## FindOriginalValueGivenPercentAndPart_IPS.docx - Section 3: Independent Problem Solving

*FindOriginalValueGivenPercentAndPart_IPS.docx*

*FindOriginalValueGivenPercentAndPart_IPS.docx*

# Finding an Original Value

Lesson 9 of 15

## Objective: SWBAT find an original (or whole) value given a part and percent by scaling values in a table

*45 minutes*

#### Introduction

*5 min*

I will begin with the essential question: How can you find an original value (or whole) when given the part and the percent?

Then I'll ask a simple question: "The donor gave $20. This was 10% of their total pledge. How much did the donor pledge in all?" The common error will be for a student to say $2. When this happens (yes, I said "when") I'll ask: Do we want 10% of $20 or 10% of their total pledge? Or I may ask: if $20 represents 10% of their total pledge will the total pledge be less than or greater than $20?. A quick bar model drawing will help students see that the total pledge is $200.

All problem can be solved as easily mentally or using a bar model, so today we will use a table.

This is a direct instruction lesson. At the beginning I have given 3 steps to solve any of the problems. Students will be expected to use this method throughout the lesson.

We will work through the 3 examples by filling in any missing values in the table. Calculators will be on hand to speed up compuations.

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#### Guided Problem Solving

*15 min*

Before students begin the problems on this page, we will discuss how you can find an original value. I will cold call a student to tell me each step. If a student draws a blank, I will ask them or where this information can be found. Answer: the first page of notes.

Students will then work on the 5 problems with their partners. I anticipate students having problems with GP2 and GP3. Students will need to recall that a 40% discount means the sale price is 60% of the original cost or that the total with tax is 109% of the original cost. Drawing a simple bar model should help remind students of this.

GP5 gives the value 0.3%. Some students may mistakenly think of this as 30%. Others may be confused as to how to scale this "down" to 1%. I will ask them to look at how they scaled other values to 1%. They'll notice that they divided by that percent amount, so the same should work with 0.3%. I may even say any number divided by itself equals...?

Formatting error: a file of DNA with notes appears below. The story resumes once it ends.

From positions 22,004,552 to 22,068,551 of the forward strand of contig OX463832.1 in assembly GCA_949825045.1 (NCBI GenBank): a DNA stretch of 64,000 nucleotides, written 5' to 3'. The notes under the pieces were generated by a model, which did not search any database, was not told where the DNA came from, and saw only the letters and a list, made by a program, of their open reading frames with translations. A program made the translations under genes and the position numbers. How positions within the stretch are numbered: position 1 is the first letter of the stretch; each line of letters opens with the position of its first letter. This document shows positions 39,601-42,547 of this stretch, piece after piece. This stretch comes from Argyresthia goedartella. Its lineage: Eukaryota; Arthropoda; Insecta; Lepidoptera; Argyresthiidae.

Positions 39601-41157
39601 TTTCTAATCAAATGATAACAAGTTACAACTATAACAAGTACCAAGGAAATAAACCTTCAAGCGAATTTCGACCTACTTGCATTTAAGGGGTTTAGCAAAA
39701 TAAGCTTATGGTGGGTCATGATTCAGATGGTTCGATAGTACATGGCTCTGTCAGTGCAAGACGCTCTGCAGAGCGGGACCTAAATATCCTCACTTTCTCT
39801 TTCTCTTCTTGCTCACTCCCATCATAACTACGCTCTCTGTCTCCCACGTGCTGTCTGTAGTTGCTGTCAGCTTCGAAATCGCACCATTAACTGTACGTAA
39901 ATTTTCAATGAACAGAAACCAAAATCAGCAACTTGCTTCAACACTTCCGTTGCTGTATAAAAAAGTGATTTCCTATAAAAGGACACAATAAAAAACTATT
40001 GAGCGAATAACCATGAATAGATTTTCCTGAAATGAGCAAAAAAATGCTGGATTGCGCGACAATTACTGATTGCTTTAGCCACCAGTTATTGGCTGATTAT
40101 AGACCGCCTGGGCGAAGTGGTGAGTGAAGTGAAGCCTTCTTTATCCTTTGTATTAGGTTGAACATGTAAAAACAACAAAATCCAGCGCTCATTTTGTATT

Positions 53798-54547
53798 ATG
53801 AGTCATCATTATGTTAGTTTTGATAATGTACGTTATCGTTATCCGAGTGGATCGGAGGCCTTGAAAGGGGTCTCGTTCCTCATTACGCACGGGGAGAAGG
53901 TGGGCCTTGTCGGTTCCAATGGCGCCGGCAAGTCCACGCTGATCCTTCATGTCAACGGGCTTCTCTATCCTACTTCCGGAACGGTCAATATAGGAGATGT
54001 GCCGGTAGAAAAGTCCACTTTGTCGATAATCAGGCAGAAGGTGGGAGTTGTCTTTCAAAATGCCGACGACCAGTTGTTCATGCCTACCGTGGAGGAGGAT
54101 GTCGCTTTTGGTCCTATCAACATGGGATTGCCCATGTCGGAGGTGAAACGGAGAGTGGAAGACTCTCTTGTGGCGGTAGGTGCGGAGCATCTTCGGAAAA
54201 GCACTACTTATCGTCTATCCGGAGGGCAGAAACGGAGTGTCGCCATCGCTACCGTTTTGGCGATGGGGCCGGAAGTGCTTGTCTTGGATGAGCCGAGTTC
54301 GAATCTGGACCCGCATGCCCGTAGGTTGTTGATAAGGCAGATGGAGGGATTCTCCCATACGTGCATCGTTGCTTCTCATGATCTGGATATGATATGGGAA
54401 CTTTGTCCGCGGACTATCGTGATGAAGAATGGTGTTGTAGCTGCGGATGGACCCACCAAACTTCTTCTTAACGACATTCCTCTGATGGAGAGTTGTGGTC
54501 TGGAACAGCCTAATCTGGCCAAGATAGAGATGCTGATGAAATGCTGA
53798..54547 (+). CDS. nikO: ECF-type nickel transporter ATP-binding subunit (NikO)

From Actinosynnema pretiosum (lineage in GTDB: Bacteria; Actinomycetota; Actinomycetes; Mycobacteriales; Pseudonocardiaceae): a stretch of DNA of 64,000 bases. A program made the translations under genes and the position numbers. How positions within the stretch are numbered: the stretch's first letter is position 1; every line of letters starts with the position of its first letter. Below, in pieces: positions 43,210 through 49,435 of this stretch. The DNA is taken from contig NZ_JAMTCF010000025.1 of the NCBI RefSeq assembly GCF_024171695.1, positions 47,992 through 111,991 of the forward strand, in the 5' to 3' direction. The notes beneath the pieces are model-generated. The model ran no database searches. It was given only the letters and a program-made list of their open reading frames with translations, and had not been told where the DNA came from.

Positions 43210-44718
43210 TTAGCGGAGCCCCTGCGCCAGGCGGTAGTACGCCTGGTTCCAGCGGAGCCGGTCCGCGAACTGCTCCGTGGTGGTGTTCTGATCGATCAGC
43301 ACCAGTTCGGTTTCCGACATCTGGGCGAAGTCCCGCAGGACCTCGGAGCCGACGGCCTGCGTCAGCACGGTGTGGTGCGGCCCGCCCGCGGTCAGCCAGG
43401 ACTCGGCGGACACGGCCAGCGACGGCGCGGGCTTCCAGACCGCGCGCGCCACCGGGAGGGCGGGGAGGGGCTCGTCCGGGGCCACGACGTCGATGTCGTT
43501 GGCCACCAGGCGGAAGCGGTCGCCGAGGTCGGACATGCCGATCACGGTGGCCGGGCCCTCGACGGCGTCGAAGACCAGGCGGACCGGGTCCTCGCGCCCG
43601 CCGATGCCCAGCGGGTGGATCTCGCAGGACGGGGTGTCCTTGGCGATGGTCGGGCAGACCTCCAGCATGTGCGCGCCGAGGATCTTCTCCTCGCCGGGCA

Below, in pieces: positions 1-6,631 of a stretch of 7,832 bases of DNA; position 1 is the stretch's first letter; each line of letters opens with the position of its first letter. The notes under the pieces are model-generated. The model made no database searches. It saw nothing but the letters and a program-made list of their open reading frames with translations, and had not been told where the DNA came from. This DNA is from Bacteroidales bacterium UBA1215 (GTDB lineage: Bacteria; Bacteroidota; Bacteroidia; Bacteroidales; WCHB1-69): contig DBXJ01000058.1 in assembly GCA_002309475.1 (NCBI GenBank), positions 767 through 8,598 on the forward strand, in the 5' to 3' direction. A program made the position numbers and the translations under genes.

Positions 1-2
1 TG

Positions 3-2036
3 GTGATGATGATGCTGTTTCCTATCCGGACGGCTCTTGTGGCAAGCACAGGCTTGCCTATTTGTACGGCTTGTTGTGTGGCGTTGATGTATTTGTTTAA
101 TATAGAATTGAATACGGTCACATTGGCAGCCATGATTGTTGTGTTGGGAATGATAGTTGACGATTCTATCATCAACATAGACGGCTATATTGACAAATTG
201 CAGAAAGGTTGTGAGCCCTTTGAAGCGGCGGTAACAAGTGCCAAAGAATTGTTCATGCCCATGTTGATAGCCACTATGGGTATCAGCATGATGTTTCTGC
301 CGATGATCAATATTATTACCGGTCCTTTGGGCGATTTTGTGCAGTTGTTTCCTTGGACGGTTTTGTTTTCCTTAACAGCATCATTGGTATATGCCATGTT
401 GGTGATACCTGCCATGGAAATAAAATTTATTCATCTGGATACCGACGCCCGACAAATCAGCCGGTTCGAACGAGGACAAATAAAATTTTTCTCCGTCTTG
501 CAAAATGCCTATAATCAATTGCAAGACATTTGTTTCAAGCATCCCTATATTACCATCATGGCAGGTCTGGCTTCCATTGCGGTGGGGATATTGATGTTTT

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#### Independent Problem Solving

*20 min*

Students will work on this set of problems independently. The first 5 problems are similar to the first 5 of the previous section.

Problem 6 requires students to find an original amount given a total with tax based on a discount. It is somewhat scaffolded in two parts.

The last problem presents data in a circle graph. Students are given the value and percent of 1 section and then must find the values of all other sections.

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#### Exit Ticket

*5 min*

Before beginning the exit ticket, we will review the 3 steps to find an original value. Students then have 5 problems to solve. These are similar to the first 5 guided practice problems and the first 5 independent practice problems.

A successful exit ticket will have at least 4 correct answers.

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##### Similar Lessons

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###### The Defining Pi Project, Day 1

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Environment: Urban

- LESSON 1: Multiple Representations of Percents
- LESSON 2: The 10% Benchmark
- LESSON 3: The 1% Benchmark
- LESSON 4: Percent Benchmark Fluency
- LESSON 5: Drawing Bar Models to Represent Percents of Increase and Decrease
- LESSON 6: Solve Problems by Applying Percents of Increase and Decrease
- LESSON 7: Discounts and Sales Tax
- LESSON 8: Finding a Percent of Change
- LESSON 9: Finding an Original Value
- LESSON 10: A Percent Equation
- LESSON 11: Expressions for Percent Increases and Decreases
- LESSON 12: Simple Interest
- LESSON 13: Increasing and Decreasing Quantities by a Percent (Day 1 of 2)
- LESSON 14: Increasing and Decreasing Quantities by a Percent (Day 2 of 2)
- LESSON 15: Percent Assessment